IN A PERFECT world, the United Nations would have snapped into action in the dispute between Britain and Argentina: a seemingly perfect case--slow- moving, legalistic, involving two reasonably friendly countries at a safe geographical remove--for international mediation. There was, however, no international machinery ready, and the United States, the country best placed to command a respectful hearing in both Buenos Aires and London, has filled the breach. There will be no small cost if the secretary of state's shuttle fails. To let two friendly states drift toward confrontation, however, would have been a disservice to them and to American interests alike.

Two friendly states: the president has been criticized for declaring, "We're friends of both sides," as though he saw no difference between the democratic ways and, in this dispute, Britain's status as victim and Argentina's authoritarian ways and its status as violator. But he simply reflected the truth that Washington is in a position to mediate. Was it, then, necessary for his ambassador to the United Nations to attend an Argentine Embassy dinner in her honor on the very night of the invasion? Of course not.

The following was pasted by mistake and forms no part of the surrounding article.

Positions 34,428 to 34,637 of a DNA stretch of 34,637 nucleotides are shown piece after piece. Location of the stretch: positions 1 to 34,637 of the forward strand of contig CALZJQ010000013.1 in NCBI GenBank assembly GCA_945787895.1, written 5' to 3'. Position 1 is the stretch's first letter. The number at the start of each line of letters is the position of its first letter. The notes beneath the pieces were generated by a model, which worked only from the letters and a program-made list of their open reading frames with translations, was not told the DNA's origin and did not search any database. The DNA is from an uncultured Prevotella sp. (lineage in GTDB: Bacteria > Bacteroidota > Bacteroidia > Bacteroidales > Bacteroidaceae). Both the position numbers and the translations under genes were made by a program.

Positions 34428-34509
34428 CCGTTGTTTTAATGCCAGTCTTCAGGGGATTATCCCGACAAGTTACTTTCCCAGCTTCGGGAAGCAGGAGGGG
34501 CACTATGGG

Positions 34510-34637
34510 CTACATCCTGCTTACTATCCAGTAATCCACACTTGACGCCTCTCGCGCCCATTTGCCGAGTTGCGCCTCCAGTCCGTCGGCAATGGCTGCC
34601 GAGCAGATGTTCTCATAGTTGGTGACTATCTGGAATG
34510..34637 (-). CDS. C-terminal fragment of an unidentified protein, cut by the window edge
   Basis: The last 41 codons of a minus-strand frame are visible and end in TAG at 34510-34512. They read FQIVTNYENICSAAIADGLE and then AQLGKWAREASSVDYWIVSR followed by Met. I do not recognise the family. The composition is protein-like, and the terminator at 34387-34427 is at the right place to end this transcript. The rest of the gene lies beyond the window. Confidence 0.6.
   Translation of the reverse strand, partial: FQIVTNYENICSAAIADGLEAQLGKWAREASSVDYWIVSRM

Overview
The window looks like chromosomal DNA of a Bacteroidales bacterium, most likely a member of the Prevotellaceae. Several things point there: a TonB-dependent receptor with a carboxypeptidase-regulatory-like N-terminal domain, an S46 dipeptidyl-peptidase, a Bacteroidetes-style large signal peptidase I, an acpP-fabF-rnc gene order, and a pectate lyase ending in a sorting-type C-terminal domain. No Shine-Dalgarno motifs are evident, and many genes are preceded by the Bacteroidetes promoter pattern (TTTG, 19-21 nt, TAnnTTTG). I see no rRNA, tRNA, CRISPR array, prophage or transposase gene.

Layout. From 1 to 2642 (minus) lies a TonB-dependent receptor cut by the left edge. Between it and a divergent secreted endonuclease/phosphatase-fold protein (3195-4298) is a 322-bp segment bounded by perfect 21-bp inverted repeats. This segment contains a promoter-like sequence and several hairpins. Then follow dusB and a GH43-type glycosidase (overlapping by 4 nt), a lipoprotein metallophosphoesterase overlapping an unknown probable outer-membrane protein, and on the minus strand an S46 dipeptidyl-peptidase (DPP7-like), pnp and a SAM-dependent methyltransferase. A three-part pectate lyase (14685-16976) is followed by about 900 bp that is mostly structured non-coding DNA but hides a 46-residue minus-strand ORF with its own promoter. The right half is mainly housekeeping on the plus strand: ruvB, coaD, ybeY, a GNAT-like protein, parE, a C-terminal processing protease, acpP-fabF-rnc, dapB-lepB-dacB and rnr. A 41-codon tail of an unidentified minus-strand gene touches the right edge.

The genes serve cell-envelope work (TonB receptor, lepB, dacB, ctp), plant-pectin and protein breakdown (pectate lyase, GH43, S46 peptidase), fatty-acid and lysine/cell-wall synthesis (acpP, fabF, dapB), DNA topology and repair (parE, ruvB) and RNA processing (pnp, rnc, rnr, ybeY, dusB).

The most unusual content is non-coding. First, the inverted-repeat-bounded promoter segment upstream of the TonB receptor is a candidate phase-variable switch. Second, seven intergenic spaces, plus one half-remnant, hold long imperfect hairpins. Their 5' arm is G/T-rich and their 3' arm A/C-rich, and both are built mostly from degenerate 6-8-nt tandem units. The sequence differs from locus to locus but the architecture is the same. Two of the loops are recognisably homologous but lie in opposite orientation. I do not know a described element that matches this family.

The purpose of Mr. Haig's shuttle is to bring about a peaceful solution of a dispute provoked by what the administration calls, not aggression, but "an armed military action of which we disapproved." He will presumably be trying to do this in a manner respecting two principles, both violated by Argentina: 1) territory is not to be acquired by force; 2) the wishes of people living on that territory cannot be ignored.

Behind the diplomatic problem is a political problem. In a real sense, Mr. Haig's mission has made him the custodian of two governments, Prime Minister Thatcher's and President Galtieri's. How can they both survive a settlement? Yet Mr. Haig can hardly appeal for the cooperation of either if it believes that the price will be its fall from power. There is something galling here, for Mrs. Thatcher's government, being elected, is unquestionably better. President Galtieri's represents a military establishment which, partly to work off the curse of its appalling human rights record, has been cultivating the administration by backing its policy in Central America--and, implicitly, by threatening to collapse and usher in a leftist-Peronist horror.

There is a purpose, however, to working with governments as they are. In this case, it is to resolve a nasty dispute that threatens to get badly out of hand. That is where Mr. Haig's focus must be.